Trading Plan

“I define market context as the integration of the trend, price action, price pattern studies, and support/resistance. The primary is the trend and (it) overrides all other particulars of market context”. Crabel


  • Grow as a full-time financial trader
  • Build financial resources for my family and investors.


  • “Money is made by anticipating what is coming—not by waiting until it happens and going with the crowd.” (Wyckoff)
  • Work the trades, proven through tireless backtesting, without fear or hesitation.
    • “Repetition is the mother of wisdom!” (Weis)


Win at least as often as we lose, but on average, make each win two to three times as profitable to each loss.

The only thing remaining is to learn how to play the game!


“It’s the process that’s most important, not the results”. (Dr. Rotella)

Traders can be defined as ‘position’, ‘swing’ or ‘active’. This methodology is active, tending towards swing.

  • Start with a higher timeframe analysis (structure)
  • Allocation from this analysis to a watchlist
  • Trade timeframe, proportionately lower than that used for the analysis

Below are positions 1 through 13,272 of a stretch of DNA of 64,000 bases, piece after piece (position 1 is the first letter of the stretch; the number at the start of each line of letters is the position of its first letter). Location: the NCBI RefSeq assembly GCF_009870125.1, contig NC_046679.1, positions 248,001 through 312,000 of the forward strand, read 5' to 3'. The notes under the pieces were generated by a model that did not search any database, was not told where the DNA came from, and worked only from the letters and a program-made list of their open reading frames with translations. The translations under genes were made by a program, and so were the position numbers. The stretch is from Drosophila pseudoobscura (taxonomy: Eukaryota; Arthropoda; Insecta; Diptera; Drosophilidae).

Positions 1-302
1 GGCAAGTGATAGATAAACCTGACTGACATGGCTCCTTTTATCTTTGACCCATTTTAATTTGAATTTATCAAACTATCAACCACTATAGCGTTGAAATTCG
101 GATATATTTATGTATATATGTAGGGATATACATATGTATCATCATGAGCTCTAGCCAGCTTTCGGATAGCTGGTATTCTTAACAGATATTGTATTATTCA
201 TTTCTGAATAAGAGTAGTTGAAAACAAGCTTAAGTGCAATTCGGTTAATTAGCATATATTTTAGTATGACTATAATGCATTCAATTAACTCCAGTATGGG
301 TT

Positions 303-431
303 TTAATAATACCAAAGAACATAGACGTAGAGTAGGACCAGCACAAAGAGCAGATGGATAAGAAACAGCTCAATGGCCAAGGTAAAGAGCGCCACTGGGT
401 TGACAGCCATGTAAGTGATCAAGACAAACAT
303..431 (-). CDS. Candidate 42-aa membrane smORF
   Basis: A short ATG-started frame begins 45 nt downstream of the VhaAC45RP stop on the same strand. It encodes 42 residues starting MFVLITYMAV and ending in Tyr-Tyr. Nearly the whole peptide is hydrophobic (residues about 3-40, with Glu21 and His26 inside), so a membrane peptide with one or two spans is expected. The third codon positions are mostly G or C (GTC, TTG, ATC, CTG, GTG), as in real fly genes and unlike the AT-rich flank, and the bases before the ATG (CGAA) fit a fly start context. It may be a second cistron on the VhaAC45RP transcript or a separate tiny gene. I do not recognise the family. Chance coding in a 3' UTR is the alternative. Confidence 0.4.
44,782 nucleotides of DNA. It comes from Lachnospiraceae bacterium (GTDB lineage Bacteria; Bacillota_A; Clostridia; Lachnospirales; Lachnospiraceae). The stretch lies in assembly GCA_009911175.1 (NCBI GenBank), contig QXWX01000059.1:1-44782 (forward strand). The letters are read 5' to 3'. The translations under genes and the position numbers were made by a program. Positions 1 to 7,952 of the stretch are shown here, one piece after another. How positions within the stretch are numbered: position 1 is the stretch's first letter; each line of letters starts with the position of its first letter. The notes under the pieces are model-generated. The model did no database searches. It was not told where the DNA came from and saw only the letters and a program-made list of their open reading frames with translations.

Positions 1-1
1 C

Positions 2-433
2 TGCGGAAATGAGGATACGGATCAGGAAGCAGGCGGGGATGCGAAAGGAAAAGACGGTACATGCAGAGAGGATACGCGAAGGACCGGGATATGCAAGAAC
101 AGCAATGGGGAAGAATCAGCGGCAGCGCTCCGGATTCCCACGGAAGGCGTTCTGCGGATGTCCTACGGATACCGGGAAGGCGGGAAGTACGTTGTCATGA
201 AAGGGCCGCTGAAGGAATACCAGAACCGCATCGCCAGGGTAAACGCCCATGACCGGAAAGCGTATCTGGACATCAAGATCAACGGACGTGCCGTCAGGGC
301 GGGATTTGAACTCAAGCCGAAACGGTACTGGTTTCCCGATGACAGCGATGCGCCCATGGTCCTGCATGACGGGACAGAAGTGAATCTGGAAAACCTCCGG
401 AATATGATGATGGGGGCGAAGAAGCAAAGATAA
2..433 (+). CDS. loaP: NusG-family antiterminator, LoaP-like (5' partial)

• Financial news releases reviewed
  • Diet and routine are correct
  • Centred (Do I feel like doing this today?)
  • Take time to move and stretch


Currency pairings and US 500.


Weekly, Daily, 4 hr, 1 hr, 30 min.

Trading analytics:

  1. Weekly: Log all opened and closed trades
  2. Monthly: Review overall performance
  3. Quarterly: A review of trading plan/performance
  4. Annually: Post investor results


  • Forecasting (yellow bars).
GBP/CHF daily chart building structure and forecasting probable vs possible.
  • Below is the follow-on sequence of daily bars. Not as low in price as forecast, but an acceptable representation.
  • Note that the 5th and 6th bar from the end is the narrowest two consecutive bars relative to the previous 20 bars; this is the point where the market is at its most ready to move.
Continuation from above showing the next 20 or so daily bars.
  • Structurally, the next stage might be:
Continuation from the prior chart to the next stage.
  • The higher timeframe structural forecast is provided (see below).
We forecast what we consider is probable.
  • On this occasion, a ‘possible’ happened and stalled the ‘probable’.
The probable gave way briefly to a ‘possible’.

The next example is a daily chart that shows a structure and a forecast that is good, but not good enough when moving to the lower timeframe.

GBP/AUD daily chart.
Continuation from the chart above. The yellow bars represent our forecast.

The final chart in this sequence overprints the actual daily bars with the forecast. As good as the forecast is, in terms of price hitting target, this trade would have failed if not correctly managed on the lower-chart.